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New Recession, New Rules.

Unfortunately no two downturns are exactly alike and therefore in every recession

marketers find themselves in un-chartered waters. During recessions, of course,

consumers set stricter priorities and will inevitably reduce their spending. And, as

sales start to drop, businesses typically cut costs, reduce prices, and postpone new


But as a Harvard Business Report from earlier this year points out, failing to support

brands or examine core customers’ changing needs can jeopardize performance over

the long term. Companies that put customer needs under the microscope and take a

scalpel rather than a cleaver to the marketing budget are more likely than others to

flourish both during and after a recession.

‘What is critical for marketeers to understand is the change in required messaging’,

writes Bernard Goodman for Media Invest UK. ‘Consumers no longer want flashy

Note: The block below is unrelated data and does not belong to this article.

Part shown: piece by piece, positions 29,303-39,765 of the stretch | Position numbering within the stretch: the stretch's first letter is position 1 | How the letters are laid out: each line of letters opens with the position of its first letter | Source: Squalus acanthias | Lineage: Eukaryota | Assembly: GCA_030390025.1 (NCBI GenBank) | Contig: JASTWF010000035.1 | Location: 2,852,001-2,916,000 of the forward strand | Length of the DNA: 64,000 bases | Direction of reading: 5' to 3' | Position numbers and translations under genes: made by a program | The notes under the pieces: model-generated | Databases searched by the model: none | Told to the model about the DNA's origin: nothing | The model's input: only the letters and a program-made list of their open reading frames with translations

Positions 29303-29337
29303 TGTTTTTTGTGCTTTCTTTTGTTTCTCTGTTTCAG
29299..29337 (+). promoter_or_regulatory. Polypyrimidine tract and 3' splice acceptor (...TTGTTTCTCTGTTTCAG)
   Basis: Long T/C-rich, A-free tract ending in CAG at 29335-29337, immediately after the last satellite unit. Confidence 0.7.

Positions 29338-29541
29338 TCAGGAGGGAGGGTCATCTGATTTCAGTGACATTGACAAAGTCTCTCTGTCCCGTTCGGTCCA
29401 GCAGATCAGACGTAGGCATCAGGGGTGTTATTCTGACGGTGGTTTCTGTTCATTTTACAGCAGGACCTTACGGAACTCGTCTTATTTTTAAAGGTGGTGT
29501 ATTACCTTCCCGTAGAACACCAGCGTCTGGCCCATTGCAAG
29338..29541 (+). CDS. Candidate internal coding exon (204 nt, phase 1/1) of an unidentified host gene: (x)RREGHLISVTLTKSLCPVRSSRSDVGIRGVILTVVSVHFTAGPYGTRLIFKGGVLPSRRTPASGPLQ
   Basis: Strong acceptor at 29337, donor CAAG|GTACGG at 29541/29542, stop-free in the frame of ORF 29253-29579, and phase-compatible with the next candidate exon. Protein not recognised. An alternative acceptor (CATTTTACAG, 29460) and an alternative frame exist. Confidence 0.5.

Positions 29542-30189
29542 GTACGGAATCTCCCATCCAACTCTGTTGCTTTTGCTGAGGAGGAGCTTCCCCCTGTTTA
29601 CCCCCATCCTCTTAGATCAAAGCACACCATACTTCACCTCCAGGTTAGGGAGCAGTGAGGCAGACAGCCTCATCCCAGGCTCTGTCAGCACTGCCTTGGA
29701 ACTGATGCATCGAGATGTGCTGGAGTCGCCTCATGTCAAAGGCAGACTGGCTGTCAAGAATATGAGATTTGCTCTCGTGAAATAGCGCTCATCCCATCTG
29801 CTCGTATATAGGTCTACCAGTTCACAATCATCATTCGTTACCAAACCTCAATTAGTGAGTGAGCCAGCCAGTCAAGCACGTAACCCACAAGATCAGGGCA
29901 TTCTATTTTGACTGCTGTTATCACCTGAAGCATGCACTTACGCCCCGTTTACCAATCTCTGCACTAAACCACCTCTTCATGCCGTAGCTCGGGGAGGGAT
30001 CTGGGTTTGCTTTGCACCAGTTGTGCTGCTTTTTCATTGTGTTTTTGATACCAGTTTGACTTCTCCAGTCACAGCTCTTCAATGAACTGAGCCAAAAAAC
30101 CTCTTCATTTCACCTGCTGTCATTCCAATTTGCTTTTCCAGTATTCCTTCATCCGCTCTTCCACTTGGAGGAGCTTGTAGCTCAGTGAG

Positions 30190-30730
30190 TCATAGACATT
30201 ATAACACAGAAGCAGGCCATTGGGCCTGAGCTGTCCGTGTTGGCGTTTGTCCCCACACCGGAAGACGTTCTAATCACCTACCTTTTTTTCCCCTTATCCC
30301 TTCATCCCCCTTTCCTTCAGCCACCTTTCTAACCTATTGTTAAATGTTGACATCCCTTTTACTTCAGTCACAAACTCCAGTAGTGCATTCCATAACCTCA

campaigns and short term price reductions. Instead, they are more interested than

ever in the brand histories and backgrounds of products they chose to buy’. In a

recent luxury brand survey conducted across the UK, consumers expressed a greater

interest in a brand’s background and history than in current advertising.

This all points to the importance of allocating for the long term. ‘When sales start to

decline, companies shouldn’t panic and alter a brand’s fundamental proposition or

positioning,’ said Katie Bridgeman of The Brand Archivists in a recent interview

focusing on brand opportunities within recession. ‘Rather they need to communicate

their core brand identity via the history and stories that created them. It is in this

history that consumers find the real brand truths, shown not told, and through these

brand stories the consumers can develop a deeper affinity to the brand without the

smoke and mirrors..and cost..of yet another marketing campaign.’

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